By: Alex Gibbs

This weekend, to accommodate for COVID, pro-life leaders across the state held revamped rallies for the annual ‘Texas Rally for Life’ in various cities including Waco.

Even during a pandemic, John Pisciotta and dozens won’t give up the fight against abortion and Planned Parenthood.

By: Chuck Lindell

Joe Pojman, executive director of the Texas Alliance for Life, testified that his organization will be pushing the Human Life Protection Act, which would set “a complete ban on abortion beginning at fertilization” if allowed by the Supreme Court.

If the high court chisels away at abortion rights, perhaps by approving Mississippi’s currently challenged law ending abortion at 15 weeks, the act would implement the 15-week ban in Texas, Pojman said.

“Texas needs a law to ban abortions to the extent allowable,” he told the committee.

Until the Supreme Court acts, heartbeat bills and other legislation to severely limit when abortions are allowed will continue to be overturned by lower courts, “saving no lives,” Pojman said.

By: Matt Dotray

Is it constitutional?

Dr. Joe Pojman of Texas Alliance for Life, a statewide non-profit organization of people committed to protecting the fundamental right to life from conception until natural death, according to its website, is a statewide pro-life figure who came out against the ordinance earlier this week.

Pojman applauded the movement and the overall effort. He said he’s vehemently opposed to Planned Parenthood coming to Lubbock and hopes the citizens of Lubbock continue to protest it, and that the protesters are successful in closing Planned Parenthood’s doors. He said the State of Texas provides resources for women’s health services available outside of Planned Parenthood.

Pojman said he strongly respects State Sen. Charles Perry, the Lubbock Republican who’s helping lead the ordinance; Pojman said Perry earned their “Courageous Defense of Life” award.

However, Pojman believes this ordinance will not save a single baby from an abortion, and says there’s a risk this ordinance moves the pro-life cause backwards, not forwards. Pojman said there’s a right way to fight for pro-life causes, and he said that’s done at the federal and state level, not the city.

If this passes, Pojman expects the city to lose money and time defending the ordinance until it gets ruled unconstitutional.

“As someone who has been around on the scene for than three decades, I do not expect to see any silver bullet that is going to end the practice of abortions,” Pojman said. “A local ordinance or a state law that bans abortions immediately is not going to stop abortions. It has been tried many times and none of those work. We need votes on the Supreme Court who are willing to take a fresh lo at Roe v. Wade.”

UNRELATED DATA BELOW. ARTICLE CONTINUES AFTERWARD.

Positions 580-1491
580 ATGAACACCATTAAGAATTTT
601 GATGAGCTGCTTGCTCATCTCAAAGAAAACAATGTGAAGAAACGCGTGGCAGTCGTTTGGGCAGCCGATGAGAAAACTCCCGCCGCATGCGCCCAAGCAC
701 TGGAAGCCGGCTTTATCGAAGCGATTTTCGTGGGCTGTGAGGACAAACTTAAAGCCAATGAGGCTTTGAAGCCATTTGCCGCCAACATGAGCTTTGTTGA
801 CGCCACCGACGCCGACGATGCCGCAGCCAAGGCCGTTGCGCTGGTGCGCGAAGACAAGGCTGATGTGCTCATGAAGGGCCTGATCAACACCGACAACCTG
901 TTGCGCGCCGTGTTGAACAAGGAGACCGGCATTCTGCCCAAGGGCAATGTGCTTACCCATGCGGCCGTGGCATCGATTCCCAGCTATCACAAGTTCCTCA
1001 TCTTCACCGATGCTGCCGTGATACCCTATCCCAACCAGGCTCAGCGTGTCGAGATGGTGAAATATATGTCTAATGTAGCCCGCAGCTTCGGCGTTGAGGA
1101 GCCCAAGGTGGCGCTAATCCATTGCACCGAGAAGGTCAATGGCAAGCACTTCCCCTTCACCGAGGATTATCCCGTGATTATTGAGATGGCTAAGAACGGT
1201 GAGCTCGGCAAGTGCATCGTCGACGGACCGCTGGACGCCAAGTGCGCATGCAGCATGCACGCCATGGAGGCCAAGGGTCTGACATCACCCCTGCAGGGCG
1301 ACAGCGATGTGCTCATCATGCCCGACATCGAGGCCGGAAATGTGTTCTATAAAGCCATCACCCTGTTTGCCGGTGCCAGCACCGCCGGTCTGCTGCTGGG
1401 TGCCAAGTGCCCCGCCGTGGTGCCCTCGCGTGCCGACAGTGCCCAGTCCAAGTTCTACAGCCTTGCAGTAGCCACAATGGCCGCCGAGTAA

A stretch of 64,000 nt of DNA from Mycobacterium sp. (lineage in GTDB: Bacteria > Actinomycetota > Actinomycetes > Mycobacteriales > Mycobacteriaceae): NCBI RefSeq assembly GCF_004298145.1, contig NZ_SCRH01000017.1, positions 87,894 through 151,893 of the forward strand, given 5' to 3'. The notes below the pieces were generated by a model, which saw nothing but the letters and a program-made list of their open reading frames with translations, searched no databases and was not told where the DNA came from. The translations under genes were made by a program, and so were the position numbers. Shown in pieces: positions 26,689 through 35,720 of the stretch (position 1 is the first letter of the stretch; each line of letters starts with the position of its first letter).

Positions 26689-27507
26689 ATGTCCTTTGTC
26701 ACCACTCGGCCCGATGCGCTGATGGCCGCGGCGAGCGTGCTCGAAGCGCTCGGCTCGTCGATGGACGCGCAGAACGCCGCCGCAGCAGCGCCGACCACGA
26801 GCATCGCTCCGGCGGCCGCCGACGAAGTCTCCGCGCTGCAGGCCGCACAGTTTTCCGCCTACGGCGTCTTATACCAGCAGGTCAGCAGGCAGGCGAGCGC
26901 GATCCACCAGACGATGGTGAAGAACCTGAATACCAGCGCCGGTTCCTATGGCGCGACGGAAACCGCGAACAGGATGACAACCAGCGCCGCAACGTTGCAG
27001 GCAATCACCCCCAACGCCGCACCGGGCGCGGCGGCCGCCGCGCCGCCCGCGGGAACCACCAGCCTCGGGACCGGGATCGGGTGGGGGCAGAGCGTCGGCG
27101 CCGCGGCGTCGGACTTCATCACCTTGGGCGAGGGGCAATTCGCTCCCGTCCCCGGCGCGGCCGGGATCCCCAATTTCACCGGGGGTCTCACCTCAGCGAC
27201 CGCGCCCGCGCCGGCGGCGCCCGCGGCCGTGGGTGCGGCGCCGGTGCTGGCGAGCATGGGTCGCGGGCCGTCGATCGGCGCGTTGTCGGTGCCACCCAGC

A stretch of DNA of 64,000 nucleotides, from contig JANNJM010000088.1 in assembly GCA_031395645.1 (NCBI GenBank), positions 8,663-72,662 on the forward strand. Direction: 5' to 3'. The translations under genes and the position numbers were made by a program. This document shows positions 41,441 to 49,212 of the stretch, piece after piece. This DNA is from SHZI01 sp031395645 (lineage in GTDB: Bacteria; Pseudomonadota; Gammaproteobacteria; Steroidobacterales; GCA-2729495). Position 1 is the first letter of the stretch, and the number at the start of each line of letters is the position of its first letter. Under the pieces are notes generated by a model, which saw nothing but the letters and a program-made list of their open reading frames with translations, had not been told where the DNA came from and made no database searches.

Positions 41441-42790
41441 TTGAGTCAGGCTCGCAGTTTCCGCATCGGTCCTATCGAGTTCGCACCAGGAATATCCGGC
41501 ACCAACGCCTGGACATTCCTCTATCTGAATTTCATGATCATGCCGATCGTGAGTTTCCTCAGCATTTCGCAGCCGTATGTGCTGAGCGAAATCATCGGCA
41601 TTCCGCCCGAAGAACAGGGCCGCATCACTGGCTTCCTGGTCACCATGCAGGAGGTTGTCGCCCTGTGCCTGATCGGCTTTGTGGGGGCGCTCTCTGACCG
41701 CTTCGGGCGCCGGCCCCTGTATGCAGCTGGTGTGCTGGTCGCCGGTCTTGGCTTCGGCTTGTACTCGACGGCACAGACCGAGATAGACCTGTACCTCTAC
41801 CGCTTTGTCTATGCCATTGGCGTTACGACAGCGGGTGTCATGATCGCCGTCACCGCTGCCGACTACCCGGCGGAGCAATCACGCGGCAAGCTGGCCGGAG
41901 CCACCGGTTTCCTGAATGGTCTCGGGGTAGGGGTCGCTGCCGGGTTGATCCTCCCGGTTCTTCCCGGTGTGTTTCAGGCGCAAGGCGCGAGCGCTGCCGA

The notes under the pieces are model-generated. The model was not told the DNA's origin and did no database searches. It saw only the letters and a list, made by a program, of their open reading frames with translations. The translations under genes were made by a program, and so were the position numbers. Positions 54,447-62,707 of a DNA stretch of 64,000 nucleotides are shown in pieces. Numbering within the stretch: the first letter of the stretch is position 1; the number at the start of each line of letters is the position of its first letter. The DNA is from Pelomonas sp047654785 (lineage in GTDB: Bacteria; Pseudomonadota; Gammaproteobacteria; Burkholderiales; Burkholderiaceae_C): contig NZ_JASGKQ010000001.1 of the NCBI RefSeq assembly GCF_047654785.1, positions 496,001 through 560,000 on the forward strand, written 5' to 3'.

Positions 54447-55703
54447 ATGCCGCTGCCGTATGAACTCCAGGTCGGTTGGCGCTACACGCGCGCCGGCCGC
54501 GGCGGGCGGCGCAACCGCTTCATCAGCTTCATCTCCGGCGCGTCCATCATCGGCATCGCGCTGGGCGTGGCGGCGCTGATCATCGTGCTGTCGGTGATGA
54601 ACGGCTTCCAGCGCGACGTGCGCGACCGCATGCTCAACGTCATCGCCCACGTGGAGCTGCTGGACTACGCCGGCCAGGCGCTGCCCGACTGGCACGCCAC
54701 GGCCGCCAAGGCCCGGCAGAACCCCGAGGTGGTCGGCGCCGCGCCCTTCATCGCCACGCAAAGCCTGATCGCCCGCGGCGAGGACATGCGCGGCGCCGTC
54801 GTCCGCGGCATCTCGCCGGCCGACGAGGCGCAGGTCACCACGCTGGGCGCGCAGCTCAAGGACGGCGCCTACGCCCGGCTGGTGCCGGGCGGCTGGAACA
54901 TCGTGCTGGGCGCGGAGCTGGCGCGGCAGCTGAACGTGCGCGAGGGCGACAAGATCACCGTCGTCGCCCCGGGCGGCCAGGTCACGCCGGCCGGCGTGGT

Pojman said the courts will not let states or municipalities ban abortions under Roe v. Wade. He said that’s the reality, and he called that reality awful and tragic.

By: Schaefer Edwards

Texas Alliance for Life Executive Director Joe Pojman expressed disappointment, but made sure to declare it wasn’t a major setback for the pro-life movement since it only upheld the Supreme Court’s previous ruling in the Whole Woman’s Health case. In a prepared statement, Pojman said that while the impact of Monday’s ruling “is not lost on us,” their end goal remains clear.

“The Supreme Court’s unjust Roe v. Wade precedent must be reconsidered from an unbiased perspective,” he said.

“In the instance that a woman has a complication with an abortion and has to be rushed to an emergency room at a nearby hospital, that doctor should be able to follow her and continue treating the patient,” said Texas Alliance for Life Director Joe Pojman.

Pojman said the 5 to 4 vote was disappointing, however, it’s not a setback.

“We have lost no ground. The rule requiring doctors who perform abortions to have hospital privileges in Louisiana, Texas, and other states, reasonable as it is, cannot be enforced today just as it could not be enforced prior to this ruling. Abortion facilities can continue to challenge safety regulations that clearly benefit the women they claim to represent. Additionally, there was no expectation the Court would overrule Roe v. Wade today because Louisiana did not ask for that,’ said Pojman.

Pojman said Texas tried to pass a similar law in 2013, but that was also shut down. “So abortion providers are flourishing in Texas and there are than a dozen that operate with very low safety standards,”he said. Pojman said Texas has over 50,00 abortions every year and notes women should be able to receive emergent medical care in the case of an emergency.

“The only way we can change this is to get Justices on the Supreme Court to take a fresh lo at Roe vs Wade and that will only happen if Donald Trump gets re-elected as president,” said Pojman.

Pojman said the Supreme Court’s unjust Roe v. Wade precedent must be reconsidered from an unbiased perspective.